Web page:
156 Bn at Staveley Lodge, Melton Mowbray in 1944
Staveley Lodge in Melton Mowbray is now the headquarters of Pera. Martin Welbourn, of Pera, has sent me the following interesting history
"I have been having a bit of trouble trying to send you photo's of the stable block that were situated approximately 40 yards from Staveley lodge, when I was trying to gather information about Staveley Lodge I was put in touch with Lew Kemp who told me that he was locked up in the stables as it was the Company Jail, he was placed there as he had lost his rifle whilst on manoeuvres, I had a really nice chat with Lew, he told me that he would be very happy to come to the unveiling unfortunately he died about 3 months later, John Waddy confirmed also that it was the Jail, I think he said among other things it was the Company Armoury, and for a while 2 captured Italian field guns were also stored there. Anyway back to the pictures of the Stables, If you go to Google, type in Staveley Lodge stables you will find 4 good photo's, you will notice the weather vain on the bell tower, this was removed some years ago and taken to a farm about 15 miles from Melton, as this also had bullet holes in it. I tried the locate it with intentions of bringing it back home, unfortunately the farm is no longer there. In its day the Stable block would stable 30 horses, it fell into a poor state of repair and was demolished about 8 or 9 years ago."
Coincidentally, 10th Battalion Veteran, Tony Constable, lived in Melton and for many years was the gardener at Staveley Lodge. Martin has kindly sent the following photos of the gardens as they are now.
The older pictures in the gallery below show the stables before the war. The weathervane suffered the same fate as the cockerel atop Somerby Church, being used as target practise by the rather bored paras!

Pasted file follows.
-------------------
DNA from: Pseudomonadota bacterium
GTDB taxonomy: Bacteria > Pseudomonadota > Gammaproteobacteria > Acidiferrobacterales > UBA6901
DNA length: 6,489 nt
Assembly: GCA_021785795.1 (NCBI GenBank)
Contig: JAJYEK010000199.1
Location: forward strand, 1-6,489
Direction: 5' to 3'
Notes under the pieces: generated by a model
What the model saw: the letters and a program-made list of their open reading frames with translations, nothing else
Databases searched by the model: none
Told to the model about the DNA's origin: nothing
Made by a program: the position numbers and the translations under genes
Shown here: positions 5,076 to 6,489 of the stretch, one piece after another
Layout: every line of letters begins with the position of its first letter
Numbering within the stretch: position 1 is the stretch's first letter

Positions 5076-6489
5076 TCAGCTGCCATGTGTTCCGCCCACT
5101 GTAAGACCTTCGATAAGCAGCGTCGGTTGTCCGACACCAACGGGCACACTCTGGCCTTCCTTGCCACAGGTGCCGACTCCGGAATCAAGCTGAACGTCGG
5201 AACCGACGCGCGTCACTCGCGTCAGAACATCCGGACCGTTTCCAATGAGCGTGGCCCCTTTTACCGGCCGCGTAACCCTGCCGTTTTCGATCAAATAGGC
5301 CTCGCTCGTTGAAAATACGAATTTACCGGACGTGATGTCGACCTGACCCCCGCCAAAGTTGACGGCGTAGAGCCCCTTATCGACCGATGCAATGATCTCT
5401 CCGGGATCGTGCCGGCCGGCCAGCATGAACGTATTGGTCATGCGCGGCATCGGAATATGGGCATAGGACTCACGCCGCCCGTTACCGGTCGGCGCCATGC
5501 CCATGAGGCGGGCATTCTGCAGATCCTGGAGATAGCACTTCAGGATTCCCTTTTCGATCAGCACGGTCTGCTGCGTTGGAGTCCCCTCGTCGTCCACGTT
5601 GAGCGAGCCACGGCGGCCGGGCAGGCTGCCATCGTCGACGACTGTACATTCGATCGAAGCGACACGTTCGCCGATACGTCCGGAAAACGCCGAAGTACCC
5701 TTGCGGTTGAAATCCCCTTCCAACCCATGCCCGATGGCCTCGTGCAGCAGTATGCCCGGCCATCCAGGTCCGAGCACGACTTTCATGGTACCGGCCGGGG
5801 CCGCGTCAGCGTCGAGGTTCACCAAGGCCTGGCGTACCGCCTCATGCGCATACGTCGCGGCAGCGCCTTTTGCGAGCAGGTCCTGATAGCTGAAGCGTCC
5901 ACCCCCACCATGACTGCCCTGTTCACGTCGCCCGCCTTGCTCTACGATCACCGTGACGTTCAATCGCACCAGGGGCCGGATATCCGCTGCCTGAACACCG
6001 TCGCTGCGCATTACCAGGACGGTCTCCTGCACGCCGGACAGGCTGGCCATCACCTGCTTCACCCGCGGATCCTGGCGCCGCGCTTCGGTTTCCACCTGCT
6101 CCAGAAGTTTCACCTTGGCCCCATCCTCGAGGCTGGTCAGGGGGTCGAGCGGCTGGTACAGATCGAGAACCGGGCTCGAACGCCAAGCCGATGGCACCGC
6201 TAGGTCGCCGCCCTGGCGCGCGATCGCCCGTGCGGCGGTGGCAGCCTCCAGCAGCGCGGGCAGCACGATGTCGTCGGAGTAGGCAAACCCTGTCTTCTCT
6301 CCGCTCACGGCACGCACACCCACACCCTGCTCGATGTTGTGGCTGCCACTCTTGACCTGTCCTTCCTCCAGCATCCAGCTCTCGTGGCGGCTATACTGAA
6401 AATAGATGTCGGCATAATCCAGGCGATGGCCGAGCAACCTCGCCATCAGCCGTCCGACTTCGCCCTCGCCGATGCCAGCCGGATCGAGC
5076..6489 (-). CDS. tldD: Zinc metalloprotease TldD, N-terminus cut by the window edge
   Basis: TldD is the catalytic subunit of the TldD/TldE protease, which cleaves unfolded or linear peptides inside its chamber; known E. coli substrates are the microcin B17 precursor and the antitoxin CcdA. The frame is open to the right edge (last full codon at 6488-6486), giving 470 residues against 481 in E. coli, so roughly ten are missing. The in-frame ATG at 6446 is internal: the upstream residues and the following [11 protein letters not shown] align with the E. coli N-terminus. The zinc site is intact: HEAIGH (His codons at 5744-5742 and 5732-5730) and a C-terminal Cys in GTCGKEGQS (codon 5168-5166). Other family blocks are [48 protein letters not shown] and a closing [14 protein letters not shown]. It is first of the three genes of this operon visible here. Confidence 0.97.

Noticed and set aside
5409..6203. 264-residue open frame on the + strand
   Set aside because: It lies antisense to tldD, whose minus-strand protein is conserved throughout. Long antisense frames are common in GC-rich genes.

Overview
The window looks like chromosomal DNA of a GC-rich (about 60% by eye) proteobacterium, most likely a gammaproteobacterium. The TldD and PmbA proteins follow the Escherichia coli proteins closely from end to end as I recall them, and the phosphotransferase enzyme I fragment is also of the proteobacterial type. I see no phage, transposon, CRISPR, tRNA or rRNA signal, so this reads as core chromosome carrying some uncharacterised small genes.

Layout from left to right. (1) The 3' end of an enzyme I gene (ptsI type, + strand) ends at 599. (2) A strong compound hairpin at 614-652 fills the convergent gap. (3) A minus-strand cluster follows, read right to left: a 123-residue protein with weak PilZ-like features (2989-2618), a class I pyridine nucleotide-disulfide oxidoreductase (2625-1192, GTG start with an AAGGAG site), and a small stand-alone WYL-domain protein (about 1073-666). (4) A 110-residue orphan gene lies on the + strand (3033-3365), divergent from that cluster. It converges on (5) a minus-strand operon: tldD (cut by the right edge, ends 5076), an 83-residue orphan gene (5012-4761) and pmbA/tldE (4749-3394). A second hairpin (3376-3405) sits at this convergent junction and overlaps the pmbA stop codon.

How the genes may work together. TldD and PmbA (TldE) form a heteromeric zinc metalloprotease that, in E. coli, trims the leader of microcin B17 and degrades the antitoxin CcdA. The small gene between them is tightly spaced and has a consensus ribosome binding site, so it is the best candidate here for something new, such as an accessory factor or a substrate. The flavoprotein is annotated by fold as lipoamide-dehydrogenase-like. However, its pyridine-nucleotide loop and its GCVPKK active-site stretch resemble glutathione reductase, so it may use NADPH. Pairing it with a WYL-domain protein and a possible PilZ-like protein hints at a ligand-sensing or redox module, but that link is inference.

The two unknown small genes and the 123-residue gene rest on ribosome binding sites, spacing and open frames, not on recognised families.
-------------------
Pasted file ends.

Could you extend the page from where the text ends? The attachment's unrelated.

156 Parachute Battalion in Melton Mowbray 1944 (By John O'Reilly)
On 17 October 2015 General Jonathan (Jacko) Page, former Colonel Commandant of the Parachute Regiment, unveiled a plaque at Staveley Lodge in Melton Mowbray to commemorate the men of 156 Parachute Battalion who had been billeted there during 1944.
156 had originally been formed in India as 151 Parachute Battalion in October 1941, one of the newly created parachute battalions. Their first real action came when they were involved with the rest of the 1st Airborne Division in a seaborne landing in Italy in September 1943. Pushing inland from Taranto on the south coast they fought elements of the German 1st Paratroop Army with 10th Para on their left flank, a situation mirrored two years later in the Battle of Arnhem.
In November 1943, with operations now complete for the 1st Airborne Division, 156 were shipped back to the UK. At first HQ and five companies were billeted in large country houses around Uppingham, Rutland. This spread of the battalion was not considered suitable by 156 CO Colonel Sir Richard des Voeux. At his request, therefore, the battalion was moved to Melton Mowbray in February 1944 with each company billeted in a large house and its stables.
The Colonel chose Staveley Lodge for his HQ and the propensity of inns and females in the town made up for the cold and deprivation that many men had felt over the previous two months. The Colonel’s decision had pleased his men and morale was given a boost.
Colonel John Waddy, who fought with 156 Battalion in Arnhem as Officer Commanding B Company, was to give a talk after the unveiling of the new plaque at Staveley Lodge but was unable to attend. The following are the words he had written for the basis of his talk:
Staveley Lodge began life as a large 4- or 5-storey ugly Victorian red-brick house, built in the second half of the nineteenth century as a ‘hunting box’. There were many of these in the area for the wealthy men to stay in for the hunting season, together with their horses, grooms and butlers. They hunted most days with The Quorn and other well-known packs and caroused in the evening. They brought much wealth to the town and, perhaps, some young ladies?! Of course, in 1939, after the start of the war all this stopped and the empty houses were taken over by the Government for use by the Army.